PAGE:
While I have appreciated Van’s hats (not all of them, I admit), I’ve never been a hat person myself.  That is, until I fell head over heals in love with a large black and white sun hat that I bought on vacation, simply because I could not resist its movie star glamour.  I wore the hat on the beach, where it looked great with my black and white bikini, and out to a very fancy dinner Van planned to celebrate our 15th anniversary. Truthfully, I’ve never felt so transformed by an accessory before.  It was, in a word, sublime!

Sublimefemme Tells All, No. 31

Feeling drab?  Try flaunting your inner bitch goddess!

Photo:  Tangerine Jones, Burlesque Bitch Goddess and Illuminatrix Supreme.  Get the juice on the glamtastic Ms. Jones here!

About Tangerine Jones:

Inspired by the legends of Black Hollywood and the deities of drag, funk and glam rock, Ms. Jones brings her own eclectic blend to the Neo-Burlesque stage.  No stranger to the stage, this voluptuous vixen is a classically trained theatre performer with an affinity for ethnic dance from Senegalese to Samba to Bhangra to Bellydance.  Whether it’s with the writhe and wind of a Santeria priestess, the shake and quake of a samba or down home shimmy of a juke joint singer, Ms. Jones pays tribute to the African Diaspora and the Black Burlesque and Vaudeville performers of yesteryear.  She seeks to establish a new cultural and erotic iconography for women of color and highlight the often-overlooked presence of people of color in our theatrical and cultural history.

Making a Spectacle

I have a fetish for reading glasses.  This penchant developed during my college years when I discovered that the sight of a certain brilliant lesbian professor peering over her readers sent me to the moon. (sigh)  Ever since, I’ve dreamed about the day when I would require reading glasses myself.

I know that most people think that readers just make you look older, but I think they’re sexy.  Maybe this makes me eccentric.  So be it. I see them as a fantastic prop and fashion accessory, like sunglasses.  In fact, I must confess that I purchased a particularly stylish pair of readers a few years back when I had absolutely no need for them. Seriously.  They just sat in my drawer for years.  But I’ve recently noticed that I benefit from a little help when I’m reading the menu in a dimly lit restaurant or bar, so I’ve actually had a legitimate reason to wear my fabulous readers of late!  It’s been a delight to wear them, even if it’s only for a few minutes.

Style blogger Cammila Albertson, who knows a thing or two about chic eyewear, has got me thinking about lorgnettes, which are spectacles or looking glasses with a long, decorative handle that doubles as a case.  They were extremely popular in the nineteenth century, when they became a must-have accessory for ladies of fashion. On her blog, Dressed Up Like a Lady, Cammila confesses, “I’m actually kind of obsessed with lorgnettes, and have a small collection of them. Such a pretty way to handle something as mundane as reading glasses. Sadly (or rather, fortunately), I do not require reading glasses, so these are purely decorative.”  There’s a great pic of her wearing lorgnettes here.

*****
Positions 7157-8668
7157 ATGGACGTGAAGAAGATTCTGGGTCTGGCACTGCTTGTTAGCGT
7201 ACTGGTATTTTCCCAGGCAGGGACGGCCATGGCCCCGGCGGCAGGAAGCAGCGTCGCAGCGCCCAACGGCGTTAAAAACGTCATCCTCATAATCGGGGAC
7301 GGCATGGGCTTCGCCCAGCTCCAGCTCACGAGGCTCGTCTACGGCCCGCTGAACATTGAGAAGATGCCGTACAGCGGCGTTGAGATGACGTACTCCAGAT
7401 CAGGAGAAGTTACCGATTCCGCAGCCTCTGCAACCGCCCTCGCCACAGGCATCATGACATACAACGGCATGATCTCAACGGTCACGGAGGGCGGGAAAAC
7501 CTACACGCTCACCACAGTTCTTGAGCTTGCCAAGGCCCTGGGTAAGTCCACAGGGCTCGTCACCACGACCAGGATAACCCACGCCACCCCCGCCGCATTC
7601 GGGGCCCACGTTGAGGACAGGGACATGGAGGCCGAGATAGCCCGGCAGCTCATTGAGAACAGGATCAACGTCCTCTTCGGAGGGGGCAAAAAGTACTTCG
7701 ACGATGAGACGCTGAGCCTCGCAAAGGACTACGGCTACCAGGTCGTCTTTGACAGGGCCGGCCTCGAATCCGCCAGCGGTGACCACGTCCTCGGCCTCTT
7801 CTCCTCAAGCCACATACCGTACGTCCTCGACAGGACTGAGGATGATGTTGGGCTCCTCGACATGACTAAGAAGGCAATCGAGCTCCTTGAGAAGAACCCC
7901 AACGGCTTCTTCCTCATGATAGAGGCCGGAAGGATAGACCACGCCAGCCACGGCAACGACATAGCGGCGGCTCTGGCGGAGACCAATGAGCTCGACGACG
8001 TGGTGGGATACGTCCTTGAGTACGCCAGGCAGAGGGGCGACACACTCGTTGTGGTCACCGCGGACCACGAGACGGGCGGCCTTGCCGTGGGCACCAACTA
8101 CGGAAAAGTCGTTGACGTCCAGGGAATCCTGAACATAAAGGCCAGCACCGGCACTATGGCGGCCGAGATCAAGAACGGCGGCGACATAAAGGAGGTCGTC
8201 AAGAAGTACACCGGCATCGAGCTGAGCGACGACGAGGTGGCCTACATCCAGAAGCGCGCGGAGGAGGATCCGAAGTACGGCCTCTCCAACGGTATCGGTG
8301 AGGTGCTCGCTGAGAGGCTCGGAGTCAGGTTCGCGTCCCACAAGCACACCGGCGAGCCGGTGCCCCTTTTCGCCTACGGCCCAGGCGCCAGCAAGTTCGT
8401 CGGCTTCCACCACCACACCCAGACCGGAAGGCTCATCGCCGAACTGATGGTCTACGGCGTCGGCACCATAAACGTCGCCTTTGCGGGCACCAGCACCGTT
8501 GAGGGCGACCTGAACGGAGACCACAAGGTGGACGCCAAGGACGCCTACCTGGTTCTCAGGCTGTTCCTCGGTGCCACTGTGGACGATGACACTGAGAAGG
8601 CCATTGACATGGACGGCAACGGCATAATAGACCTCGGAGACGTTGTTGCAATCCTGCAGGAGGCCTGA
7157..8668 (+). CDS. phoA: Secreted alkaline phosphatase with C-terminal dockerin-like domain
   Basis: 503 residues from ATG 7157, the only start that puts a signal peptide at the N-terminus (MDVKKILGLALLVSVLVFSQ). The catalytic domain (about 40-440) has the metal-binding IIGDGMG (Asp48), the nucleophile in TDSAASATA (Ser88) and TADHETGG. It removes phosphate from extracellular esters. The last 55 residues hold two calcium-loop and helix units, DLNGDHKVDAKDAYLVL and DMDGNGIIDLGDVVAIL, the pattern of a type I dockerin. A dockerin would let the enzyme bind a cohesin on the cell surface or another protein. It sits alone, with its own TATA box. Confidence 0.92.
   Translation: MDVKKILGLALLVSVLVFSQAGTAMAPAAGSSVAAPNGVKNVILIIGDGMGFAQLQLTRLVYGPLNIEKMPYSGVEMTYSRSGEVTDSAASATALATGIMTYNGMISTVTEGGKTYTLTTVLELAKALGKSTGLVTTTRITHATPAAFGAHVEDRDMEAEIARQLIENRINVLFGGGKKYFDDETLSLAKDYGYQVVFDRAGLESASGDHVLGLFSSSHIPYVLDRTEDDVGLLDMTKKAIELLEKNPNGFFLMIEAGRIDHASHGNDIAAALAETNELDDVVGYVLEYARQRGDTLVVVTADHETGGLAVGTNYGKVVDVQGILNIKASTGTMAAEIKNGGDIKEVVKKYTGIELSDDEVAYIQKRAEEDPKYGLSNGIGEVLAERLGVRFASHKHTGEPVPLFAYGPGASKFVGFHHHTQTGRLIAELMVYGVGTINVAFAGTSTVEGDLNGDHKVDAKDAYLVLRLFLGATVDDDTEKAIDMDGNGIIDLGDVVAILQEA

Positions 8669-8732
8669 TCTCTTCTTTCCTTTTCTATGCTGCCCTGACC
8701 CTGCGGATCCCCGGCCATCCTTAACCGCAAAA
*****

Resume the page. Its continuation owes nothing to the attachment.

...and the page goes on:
Although I agree that lorgnettes are charming, I must admit that my enthusiasm for them has been diminished ever since I saw Sarah Jessica Parker holding a pair in a poster for Sex and the City 2.  (For the record, I haven’t seen the film but just hearing about it makes me nauseous.)  But there’s a silver lining because I’m starting to think that others may share my fetish for sexy spectacles.  Perhaps the time is right to revive the most iconic piece of lesbian eyewear, the monocle. Are you in?

Glitter in Their Eyes

“As far as I’m concerned, being any gender is a drag.”

–Patti Smith

Contrary to popular opinion, glamour isn’t pretty.  It’s not all about glitz and gold lamé, kids.  And although it may be mysterious, there’s really nothing evanescent about glamour.  Glamorous people–and even objects–are unmistakable.  My point here is simple; we all instantly recognize glamour when we see it, even when it takes unpredictable forms.

Case in point, punk icon, writer, and artist Patti Smith, who channels a gritty, bohemian glamour into everything she does.  I love her androgynous “uniform”–the skinny tie, white shirt, and mannish black jacket–which she’s been wearing since the 70s with an anarchistic insouciance that borders on antistyle. What could be more glamorous than that?

PS  “Glitter in Their Eyes” appears on Smith’s album Gung Ho (2000).